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Who Can Be A Whistleblower?

Anyone with evidence of corporate fraud can be a whistleblower.  Common categories of whistleblowers include current employees, former employees, consultants, auditors, analysts, compliance personnel and competitors.  It is important to understand, however, that each of the government’s whistleblowing programs contains different rules and regulations which can affect the ability of the whistleblower to qualify for an award.

i.    False Claims Act

Under the False Claims Act, any individual or entity with original information about the submission of false claims to a federally funded program can potentially be a whistleblower.  The whistleblower’s information cannot be solely derived from public sources such as the news media, public court dockets, or public hearings.

ii.    SEC and CFTC whistleblower programs

Under the SEC and CFTC whistleblower programs, individuals who voluntarily provide original information or original analysis of securities or commodities violations may be eligible to recover whistleblower rewards.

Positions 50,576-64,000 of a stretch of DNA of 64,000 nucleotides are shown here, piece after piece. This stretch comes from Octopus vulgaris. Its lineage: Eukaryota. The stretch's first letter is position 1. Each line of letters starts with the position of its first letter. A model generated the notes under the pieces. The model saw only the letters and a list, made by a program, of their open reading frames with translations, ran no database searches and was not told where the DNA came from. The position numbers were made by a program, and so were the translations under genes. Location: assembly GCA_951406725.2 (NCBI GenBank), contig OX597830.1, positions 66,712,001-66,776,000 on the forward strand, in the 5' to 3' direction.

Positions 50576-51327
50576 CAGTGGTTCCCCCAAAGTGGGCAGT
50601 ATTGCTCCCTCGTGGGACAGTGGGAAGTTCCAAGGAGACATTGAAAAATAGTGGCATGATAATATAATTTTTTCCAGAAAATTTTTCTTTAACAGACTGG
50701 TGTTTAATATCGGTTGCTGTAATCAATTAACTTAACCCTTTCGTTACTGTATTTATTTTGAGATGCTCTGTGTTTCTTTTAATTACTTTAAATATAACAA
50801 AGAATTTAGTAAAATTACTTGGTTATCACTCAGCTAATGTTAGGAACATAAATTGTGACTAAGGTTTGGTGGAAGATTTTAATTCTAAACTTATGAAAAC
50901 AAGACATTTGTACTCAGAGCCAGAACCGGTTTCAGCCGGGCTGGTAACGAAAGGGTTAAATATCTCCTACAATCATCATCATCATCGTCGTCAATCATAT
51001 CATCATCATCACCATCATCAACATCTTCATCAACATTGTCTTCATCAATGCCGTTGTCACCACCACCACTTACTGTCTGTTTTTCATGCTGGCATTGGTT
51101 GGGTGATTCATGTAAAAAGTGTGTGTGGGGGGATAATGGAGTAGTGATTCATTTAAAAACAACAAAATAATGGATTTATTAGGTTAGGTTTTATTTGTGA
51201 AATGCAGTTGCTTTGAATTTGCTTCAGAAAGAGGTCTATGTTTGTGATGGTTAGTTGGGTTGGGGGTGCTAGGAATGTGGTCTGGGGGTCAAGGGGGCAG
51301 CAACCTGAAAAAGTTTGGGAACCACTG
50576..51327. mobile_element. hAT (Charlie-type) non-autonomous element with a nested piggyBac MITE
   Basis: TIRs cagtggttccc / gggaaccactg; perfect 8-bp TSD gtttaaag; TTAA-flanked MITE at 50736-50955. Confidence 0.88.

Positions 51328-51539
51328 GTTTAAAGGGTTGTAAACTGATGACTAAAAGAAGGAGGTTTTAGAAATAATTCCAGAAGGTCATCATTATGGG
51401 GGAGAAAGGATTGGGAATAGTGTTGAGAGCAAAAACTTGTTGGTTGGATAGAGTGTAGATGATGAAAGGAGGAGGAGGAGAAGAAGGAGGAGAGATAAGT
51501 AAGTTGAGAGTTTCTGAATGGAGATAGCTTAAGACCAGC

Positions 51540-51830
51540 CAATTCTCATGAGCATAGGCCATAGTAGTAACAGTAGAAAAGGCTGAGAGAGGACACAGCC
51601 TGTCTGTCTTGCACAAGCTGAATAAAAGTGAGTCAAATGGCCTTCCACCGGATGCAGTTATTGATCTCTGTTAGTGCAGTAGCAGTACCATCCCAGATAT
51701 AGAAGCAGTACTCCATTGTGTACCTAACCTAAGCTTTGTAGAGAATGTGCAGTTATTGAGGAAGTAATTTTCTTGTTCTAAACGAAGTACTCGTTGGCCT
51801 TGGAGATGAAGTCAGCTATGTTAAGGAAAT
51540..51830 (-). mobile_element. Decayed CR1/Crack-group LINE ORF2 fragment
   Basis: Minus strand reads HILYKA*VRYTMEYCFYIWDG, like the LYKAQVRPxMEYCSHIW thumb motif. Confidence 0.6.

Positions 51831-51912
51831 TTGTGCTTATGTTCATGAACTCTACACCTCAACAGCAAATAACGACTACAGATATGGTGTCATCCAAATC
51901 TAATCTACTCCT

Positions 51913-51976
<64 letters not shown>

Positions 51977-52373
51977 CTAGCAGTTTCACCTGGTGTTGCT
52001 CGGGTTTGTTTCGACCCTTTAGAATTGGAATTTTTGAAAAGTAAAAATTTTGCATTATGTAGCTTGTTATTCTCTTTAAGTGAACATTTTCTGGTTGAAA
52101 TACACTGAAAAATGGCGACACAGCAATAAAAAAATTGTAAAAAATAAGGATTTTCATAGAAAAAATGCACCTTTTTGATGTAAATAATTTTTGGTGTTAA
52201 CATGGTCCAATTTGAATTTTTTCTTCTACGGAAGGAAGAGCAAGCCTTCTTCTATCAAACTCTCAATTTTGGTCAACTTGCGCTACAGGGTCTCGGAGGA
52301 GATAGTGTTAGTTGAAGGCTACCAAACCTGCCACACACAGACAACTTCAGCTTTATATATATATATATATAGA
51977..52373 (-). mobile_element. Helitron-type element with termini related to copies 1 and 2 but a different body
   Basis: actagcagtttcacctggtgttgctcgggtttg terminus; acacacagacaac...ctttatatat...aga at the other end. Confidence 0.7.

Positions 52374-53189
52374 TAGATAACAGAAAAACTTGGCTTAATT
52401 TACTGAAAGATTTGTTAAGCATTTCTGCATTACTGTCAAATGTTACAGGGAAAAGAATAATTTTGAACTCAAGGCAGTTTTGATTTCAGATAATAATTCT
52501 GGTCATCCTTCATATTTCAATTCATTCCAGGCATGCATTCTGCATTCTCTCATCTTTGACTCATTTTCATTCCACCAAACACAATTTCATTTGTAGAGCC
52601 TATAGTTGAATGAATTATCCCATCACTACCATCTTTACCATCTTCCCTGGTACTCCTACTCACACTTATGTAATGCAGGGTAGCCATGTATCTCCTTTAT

iii.    IRS Whistleblower Program

The IRS Whistleblower program allows anyone with knowledge of a tax violation to provide evidence of the alleged fraud in a submission filed with the IRS.  For the whistleblower to be eligible for an award, the alleged tax violation must involve at least $2 million if the violator is a company or $200,000 if the violator is an individual.

iv.    Anti-Money Laundering Act Whistleblower Program

Under the Anti-Money Laundering Act Whistleblower program, a whistleblower who provides original information about a violation of the federal anti-money laundering laws, including the Bank Secrecy Act and various economic sanctions laws, may be eligible to receive between 10% and 30% of the recovery.    

If you would like to speak to a member of our whistleblower group about a potential whistleblower matter, please contact us to schedule a case evaluation.  All case evaluations are confidential and free.